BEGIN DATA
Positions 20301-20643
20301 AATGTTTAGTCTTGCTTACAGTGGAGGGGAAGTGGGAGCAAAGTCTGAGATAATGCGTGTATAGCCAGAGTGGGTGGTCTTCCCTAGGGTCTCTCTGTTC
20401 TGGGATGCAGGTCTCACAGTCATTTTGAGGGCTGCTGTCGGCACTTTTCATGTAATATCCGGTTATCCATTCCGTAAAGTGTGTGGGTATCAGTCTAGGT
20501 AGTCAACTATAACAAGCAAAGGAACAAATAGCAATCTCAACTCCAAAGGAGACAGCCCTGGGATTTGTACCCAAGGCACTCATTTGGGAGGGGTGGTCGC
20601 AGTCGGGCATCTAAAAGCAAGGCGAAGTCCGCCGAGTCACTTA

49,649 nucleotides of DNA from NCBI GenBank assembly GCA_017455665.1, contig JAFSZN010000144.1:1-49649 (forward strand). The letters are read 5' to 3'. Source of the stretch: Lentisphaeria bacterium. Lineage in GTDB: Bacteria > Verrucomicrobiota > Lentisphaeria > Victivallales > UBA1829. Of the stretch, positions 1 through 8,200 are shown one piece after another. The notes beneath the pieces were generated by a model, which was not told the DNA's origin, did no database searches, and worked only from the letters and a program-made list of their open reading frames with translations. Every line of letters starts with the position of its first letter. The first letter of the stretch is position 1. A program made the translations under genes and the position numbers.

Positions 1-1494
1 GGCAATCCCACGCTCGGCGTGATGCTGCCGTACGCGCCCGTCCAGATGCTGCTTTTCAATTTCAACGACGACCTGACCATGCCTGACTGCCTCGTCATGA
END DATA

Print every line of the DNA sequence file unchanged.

Positions 20301-20643
20301 AATGTTTAGTCTTGCTTACAGTGGAGGGGAAGTGGGAGCAAAGTCTGAGATAATGCGTGTATAGCCAGAGTGGGTGGTCTTCCCTAGGGTCTCTCTGTTC
20401 TGGGATGCAGGTCTCACAGTCATTTTGAGGGCTGCTGTCGGCACTTTTCATGTAATATCCGGTTATCCATTCCGTAAAGTGTGTGGGTATCAGTCTAGGT
20501 AGTCAACTATAACAAGCAAAGGAACAAATAGCAATCTCAACTCCAAAGGAGACAGCCCTGGGATTTGTACCCAAGGCACTCATTTGGGAGGGGTGGTCGC
20601 AGTCGGGCATCTAAAAGCAAGGCGAAGTCCGCCGAGTCACTTA

49,649 nucleotides of DNA from NCBI GenBank assembly GCA_017455665.1, contig JAFSZN010000144.1:1-49649 (forward strand). The letters are read 5' to 3'. Source of the stretch: Lentisphaeria bacterium. Lineage in GTDB: Bacteria > Verrucomicrobiota > Lentisphaeria > Victivallales > UBA1829. Of the stretch, positions 1 through 8,200 are shown one piece after another. The notes beneath the pieces were generated by a model, which was not told the DNA's origin, did no database searches, and worked only from the letters and a program-made list of their open reading frames with translations. Every line of letters starts with the position of its first letter. The first letter of the stretch is position 1. A program made the translations under genes and the position numbers.

Positions 1-1494
1 GGCAATCCCACGCTCGGCGTGATGCTGCCGTACGCGCCCGTCCAGATGCTGCTTTTCAATTTCAACGACGACCTGACCATGCCTGACTGCCTCGTCATGA